SILVER SPRING, Md., March 31, 2009 – Not all attempts to deploy municipal wireless networks across the country were failures, panelists said at a packed Monday afternoon session of the Freedom to Connect conference here.
Rather, the speakers said, an attempt must be made to appreciation of the nuances of the experience.
Esme Vos, founder of the MuniWireless.com web site, said that public opinion had been too harsh on some of the city-sponsored networks in the United States.
The failures of Philadelphia and Earthlink, she said, could still offer vital lessons for the future, and were not without value. Additionally, wireless automated meter reading in municipalities was a vital development, she said.
Sascha Meinrath, research director at the New America Foundation, said that a more urgent question posed by the failures is “who will set forth a compelling alternative agenda to central mass media.”
Meinrath castigated broadband systems that do not meet the needs of the communities they purport to be serving.
Continued advocacy would be important in availing this technology to more people, he said, adding that “the right to communicate is an inalienable right to civil society.”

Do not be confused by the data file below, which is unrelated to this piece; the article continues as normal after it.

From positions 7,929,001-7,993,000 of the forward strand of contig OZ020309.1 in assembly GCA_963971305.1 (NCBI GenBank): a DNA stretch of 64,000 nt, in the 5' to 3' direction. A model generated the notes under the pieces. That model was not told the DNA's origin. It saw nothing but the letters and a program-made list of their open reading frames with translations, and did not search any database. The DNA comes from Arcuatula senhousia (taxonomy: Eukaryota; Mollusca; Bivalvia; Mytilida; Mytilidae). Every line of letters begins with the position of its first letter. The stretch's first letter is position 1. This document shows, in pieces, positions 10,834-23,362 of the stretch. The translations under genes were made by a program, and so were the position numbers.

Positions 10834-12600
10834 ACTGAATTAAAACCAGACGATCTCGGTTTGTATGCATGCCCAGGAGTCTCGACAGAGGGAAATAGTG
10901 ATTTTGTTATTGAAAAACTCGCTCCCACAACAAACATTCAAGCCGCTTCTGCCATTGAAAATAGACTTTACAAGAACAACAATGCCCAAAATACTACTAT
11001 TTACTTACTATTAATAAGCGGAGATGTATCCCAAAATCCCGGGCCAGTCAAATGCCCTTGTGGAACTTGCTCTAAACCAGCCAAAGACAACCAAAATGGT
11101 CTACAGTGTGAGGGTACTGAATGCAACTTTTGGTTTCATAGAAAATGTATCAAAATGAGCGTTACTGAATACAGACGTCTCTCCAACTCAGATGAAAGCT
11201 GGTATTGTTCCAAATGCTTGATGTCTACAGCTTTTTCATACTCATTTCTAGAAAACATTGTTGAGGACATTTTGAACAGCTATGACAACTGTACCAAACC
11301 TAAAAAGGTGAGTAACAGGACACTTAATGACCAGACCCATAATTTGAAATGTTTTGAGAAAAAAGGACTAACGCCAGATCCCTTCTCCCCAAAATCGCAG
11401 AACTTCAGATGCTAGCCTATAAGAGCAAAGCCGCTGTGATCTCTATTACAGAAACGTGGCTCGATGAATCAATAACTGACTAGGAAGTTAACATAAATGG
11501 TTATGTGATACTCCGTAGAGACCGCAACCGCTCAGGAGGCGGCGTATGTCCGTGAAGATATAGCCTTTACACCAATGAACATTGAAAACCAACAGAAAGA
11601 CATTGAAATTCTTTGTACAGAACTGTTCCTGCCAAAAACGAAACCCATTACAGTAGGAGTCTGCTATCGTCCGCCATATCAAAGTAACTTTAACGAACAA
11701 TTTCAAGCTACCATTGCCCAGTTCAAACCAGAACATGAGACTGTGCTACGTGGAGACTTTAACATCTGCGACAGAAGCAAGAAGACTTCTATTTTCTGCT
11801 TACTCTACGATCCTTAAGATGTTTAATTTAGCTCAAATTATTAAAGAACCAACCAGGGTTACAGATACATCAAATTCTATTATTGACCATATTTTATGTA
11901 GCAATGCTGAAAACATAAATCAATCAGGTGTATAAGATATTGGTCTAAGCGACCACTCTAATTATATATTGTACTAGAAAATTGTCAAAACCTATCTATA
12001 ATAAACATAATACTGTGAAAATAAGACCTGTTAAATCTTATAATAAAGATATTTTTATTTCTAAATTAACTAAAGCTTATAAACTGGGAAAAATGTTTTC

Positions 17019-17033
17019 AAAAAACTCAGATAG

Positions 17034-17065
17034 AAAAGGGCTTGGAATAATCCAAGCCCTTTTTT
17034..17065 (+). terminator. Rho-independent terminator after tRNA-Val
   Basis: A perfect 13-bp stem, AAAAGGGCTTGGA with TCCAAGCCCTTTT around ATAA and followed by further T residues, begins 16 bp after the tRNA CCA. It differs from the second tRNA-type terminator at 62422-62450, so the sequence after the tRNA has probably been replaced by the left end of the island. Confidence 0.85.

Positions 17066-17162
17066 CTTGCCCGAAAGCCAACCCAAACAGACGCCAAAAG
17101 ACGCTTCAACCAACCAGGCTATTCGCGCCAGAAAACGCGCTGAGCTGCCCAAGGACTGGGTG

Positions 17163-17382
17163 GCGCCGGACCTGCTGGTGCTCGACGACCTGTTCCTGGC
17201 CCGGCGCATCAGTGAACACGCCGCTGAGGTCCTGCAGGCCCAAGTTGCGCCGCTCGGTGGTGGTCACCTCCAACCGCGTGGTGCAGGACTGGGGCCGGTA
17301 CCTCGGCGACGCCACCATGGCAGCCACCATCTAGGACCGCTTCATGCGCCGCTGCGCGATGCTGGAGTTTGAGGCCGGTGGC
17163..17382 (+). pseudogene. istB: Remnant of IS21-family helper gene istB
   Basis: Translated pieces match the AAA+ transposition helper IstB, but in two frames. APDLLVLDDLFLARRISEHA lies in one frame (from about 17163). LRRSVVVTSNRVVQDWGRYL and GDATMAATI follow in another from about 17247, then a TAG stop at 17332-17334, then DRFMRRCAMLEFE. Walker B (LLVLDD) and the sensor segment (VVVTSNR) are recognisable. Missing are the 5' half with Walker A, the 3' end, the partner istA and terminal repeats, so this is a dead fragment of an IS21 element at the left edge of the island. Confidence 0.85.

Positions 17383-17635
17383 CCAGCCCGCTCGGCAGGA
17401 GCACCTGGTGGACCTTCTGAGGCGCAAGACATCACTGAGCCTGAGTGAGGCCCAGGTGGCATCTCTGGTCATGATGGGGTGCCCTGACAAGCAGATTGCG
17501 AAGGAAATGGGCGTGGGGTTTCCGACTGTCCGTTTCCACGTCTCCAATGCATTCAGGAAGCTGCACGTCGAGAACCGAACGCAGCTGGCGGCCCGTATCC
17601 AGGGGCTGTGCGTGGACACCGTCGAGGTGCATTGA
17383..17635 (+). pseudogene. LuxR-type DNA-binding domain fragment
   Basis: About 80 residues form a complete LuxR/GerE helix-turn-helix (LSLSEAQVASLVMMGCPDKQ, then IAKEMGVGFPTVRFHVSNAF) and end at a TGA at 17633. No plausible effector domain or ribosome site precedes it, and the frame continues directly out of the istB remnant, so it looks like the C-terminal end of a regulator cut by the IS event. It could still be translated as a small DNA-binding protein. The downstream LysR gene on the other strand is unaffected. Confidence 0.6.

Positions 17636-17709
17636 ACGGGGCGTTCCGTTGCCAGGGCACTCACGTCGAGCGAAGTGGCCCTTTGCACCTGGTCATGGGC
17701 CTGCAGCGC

The critical question at the dawn of this century, he said, is who will control local connectivity.
He said America has a unique body politic, predicated on an engaging civil society and massive government intervention for major technological changes, though he added that there exist “cautionary tales” to learn from.
Novarum's Ken Biba said municipal failures were testament to “the impracticability of free lunch” and “the perils of technology hype.”
A new paradigm, he said, would require: investment, not freedom from cost; an aversion towards technological hype; trust, but verification; and competitiveness.
Aaron Kaplan, one of the founders of FunkFeuer.at, a fully meshed and free wireless network in Vienna, Austria, shared the European experience. Vienna attempted to get things right at municipal levels through a call for research, public presentations competing ideas in telecommunications during the process of development and deployment.
DeWayne Hendricks, CEO of Dandin Group and of Tetherless Access, said that reviews of the failures should be cognizant of the historical and regulatory environment, and an appreciation that “tools make rules.”
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